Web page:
3) Now Grade the stats. If you're doing a 5X5, you should have 5 grades. How you decide on those is up to you, but you should do it for each of the players. Anyone under the baseline gets an "F". Anyone ON the baseline gets an "E". The top 2-3 players at a position get an "A". Everyone in between gets a B, C, or D.

4) Change the grades for numbers. A = 10, B = 7, C = 5, D = 3, E = 1, F = 0.

6) Rank your players.

Here's an example using the projections from Rototimes and the 3B position with only 3 categories - R, RBI, SB. Note I removed Aaron Boone from the projections since he's gone for the year.

#2) Baseline of Runs = 80; Baseline for RBIs = 85, Baseline for SB = 5

#3) For RBIs - the top guy is Mike Lowell, projected to have 114 RBIs next year. I'll ranke him an "A". Actually, there are three guys projected to have over 100 RBIs... I'll rank them all the same "A". There are 2 guys in the 95-100 range - I'll rank them B. The C group will be the 88-90, and the rest I'll rank D.

Stolen bases are different. Here the baseline is 5.. but the top is 15 - 300% better than the baseline (compared to 35% for RBIs). I rank the top guy - Hinske - an "A", Rolen, Koski, Glaus & Wigginton a B (for the 10-12 range) and so on.

#4) I convert the letter grades to numbers and get the following:
NAME Total
Scott Rolen - 27
Eric Chavez - 22
Eric Hinske - 20
Troy Glaus - 19
Morgan Ensberg - 13
Mike Lowell - 13
Corey Koskie - 10
Hank Blalock - 10
Aramis Ramirez - 8
Ty Wigginton - 7
Shea Hillenbrand - 7
Casey Blake - 6

Surprises there: Ensberg is ranked 5th on the list, well behind Hinske. Why? Head to head, Hinske is projected to score a few more runs, get the same RBIs, but is also projected to have double the SBs. It's that which puts him over the top.

Case Blake makes it into the list (ranked #31 on this site) because he's expected to score about 80 runs (more than the baseline), drive in about 70 RBIs (15 less than the baseline) but steal 6 bases (more than the baseline). So while he'll hurt you in one category (RBIs) he'll help you in 2 (Rs and SBs). Since you win the pool by winning the most categories, he's someone you'd want on your team.

Caveats:

#1 - You have to be comfortable with the projections. Do I think Hinske's going to steal 15 bases? Yes? I'm OK. If not, I have to change the projections.
#2 - You don't necessarily have to rank everyone "higher" on your list. For example - Case Blake makes the list because he got two "D" ranks and an "F". If you said his 6 SB (vs. the baseline) isn't worth squat, you can drop one of those "Ds" to an "E"... reducing his score and poping Sean Borrows or Bill Mueler into the top 12.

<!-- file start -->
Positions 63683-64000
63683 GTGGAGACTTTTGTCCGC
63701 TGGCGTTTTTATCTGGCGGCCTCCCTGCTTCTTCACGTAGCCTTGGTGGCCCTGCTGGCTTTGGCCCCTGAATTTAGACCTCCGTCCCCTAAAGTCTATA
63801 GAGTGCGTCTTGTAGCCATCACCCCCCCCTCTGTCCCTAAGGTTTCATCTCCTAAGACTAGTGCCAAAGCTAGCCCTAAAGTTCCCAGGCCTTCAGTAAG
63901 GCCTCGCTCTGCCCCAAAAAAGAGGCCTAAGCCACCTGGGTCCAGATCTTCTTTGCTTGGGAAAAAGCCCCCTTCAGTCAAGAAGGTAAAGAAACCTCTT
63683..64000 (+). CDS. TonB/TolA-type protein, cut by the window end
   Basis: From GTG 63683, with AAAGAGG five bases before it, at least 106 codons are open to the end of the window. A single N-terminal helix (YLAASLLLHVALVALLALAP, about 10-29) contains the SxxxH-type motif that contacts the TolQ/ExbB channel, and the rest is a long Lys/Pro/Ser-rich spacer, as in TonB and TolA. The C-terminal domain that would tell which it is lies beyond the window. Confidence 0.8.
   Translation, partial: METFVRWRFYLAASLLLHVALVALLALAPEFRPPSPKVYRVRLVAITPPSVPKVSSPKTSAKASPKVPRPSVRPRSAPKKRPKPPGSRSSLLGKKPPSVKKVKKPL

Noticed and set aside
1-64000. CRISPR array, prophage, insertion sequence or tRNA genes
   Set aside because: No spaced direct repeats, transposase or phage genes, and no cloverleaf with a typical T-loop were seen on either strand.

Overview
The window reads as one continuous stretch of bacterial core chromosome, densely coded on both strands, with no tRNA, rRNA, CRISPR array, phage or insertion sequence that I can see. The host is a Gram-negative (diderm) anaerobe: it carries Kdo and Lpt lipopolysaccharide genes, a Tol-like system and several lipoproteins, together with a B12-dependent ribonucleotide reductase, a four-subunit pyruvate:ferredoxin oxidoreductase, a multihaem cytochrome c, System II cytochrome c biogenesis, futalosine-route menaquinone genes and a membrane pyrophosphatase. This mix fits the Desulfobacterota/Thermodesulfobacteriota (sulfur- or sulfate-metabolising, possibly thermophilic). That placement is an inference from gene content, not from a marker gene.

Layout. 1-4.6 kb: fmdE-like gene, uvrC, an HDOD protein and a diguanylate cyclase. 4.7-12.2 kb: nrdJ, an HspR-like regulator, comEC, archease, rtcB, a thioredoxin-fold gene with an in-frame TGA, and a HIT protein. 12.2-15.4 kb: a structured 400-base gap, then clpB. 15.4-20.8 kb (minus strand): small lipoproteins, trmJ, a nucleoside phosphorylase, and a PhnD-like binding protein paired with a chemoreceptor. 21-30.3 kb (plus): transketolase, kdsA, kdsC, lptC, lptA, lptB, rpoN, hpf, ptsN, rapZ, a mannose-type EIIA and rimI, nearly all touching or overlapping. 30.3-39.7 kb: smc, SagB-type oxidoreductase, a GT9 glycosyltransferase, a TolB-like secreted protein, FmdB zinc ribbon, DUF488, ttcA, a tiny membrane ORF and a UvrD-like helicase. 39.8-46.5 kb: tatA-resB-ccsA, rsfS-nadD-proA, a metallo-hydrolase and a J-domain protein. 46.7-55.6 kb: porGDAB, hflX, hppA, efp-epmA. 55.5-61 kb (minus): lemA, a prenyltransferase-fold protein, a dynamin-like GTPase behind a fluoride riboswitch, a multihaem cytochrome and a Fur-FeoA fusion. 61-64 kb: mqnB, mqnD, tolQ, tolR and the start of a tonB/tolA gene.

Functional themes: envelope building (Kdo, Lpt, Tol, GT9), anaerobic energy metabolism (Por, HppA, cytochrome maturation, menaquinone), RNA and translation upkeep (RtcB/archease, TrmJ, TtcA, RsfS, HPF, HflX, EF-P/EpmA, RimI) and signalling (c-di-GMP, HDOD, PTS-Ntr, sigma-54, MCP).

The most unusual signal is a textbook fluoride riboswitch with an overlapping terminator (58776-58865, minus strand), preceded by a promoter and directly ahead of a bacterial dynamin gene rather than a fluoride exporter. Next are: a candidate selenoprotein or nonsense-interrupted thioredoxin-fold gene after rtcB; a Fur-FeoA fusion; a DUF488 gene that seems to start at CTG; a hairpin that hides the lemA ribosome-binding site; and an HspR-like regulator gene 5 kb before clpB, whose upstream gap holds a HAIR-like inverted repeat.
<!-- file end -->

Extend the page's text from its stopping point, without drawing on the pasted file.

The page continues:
#3 - This assumes that anybody UNDER the baseline is valueless. In other words - anyone that is not drafted to be a starter on your team is worth $1 (or worth a last-round pick).

Also, I wasn't looking at the complete package of a 5X5 or higher ranking. Of course the high BA guys will pick up value to dilute the value of a single stolen base.

...and when it comes down to it - sometimes you have to go with your gut and ignore the empirical evidence....
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Postby Coppernob » Thu Feb 26, 2004 8:19 pm

well, Mordracken (and others) thanks for the time in giving suggestions:

Yahoo's system is a straight draft, no auction.

I have taken on some of yours and Erlo's suggestions. I have ranked each of the h2h categories in the league, so eg Bobby Abreu ranks 10th for R, 22nd in H, 86th, in HR, 26th in RBI, 7th in BB, 18th in SB, 11th in .AVG, 12th in OPS, with averge ranking of 24. Bonds using this system comes out as 45 becuse his H projections and SB are low.

Ihave made sure that the formula eliminates anyone projected with under 350ABs.

Now however come two leaps of faith: the first is that i am using projections for 2004. Change the source of the projections and thenumbers change .

The second is, in a h2h, each of the 8 categories have equal weight in achieving the final result. Therefore i think i am right in giving each 1/8th of weight. With points, ranking is so much easier, but with h2h it becomes harder.

Thanks for the food for thought.
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Postby xeifrank » Thu Feb 26, 2004 8:34 pm

You need to convert ratio categories like WHIP, ERA and Average into counting stats like Runs, HRs, Wins etc... are.

To do this pick a replacement value level. Let's take Average for example. Estimate or calculate the league average from the pool of players that will be drafted. For example, say it is .280

Any player with an average over .280 will have a positive value and any player with an average less than .280 will have a negative value when it comes to batting average.

Let's a few players, and give them some 2004 projected stats to work with.

Adam Dunn: AB: 540, Hits: 134, Average: .248
Juan Pierre: AB: 640, Hits: 193, Average: .302
Todd Helton: AB: 570, Hits: 198, Average: .347
Barry Bonds: AB: 411, Hits: 138, Average: .336

To convert average to a counting stat, use the following formula:

Counting Stat = Hits - (AB * .280)

A.Dunn = 134 - (540 * .280) = -17.2
J.Pierre = 193 - (640 * .280) = 13.8
T.Helton = 198 - (570 * .280) = 38.4
B.Bonds = 138 - (411 * .280) = 22.9

There is a similiar formula for ERA and WHIP and any other ratio category.

vr,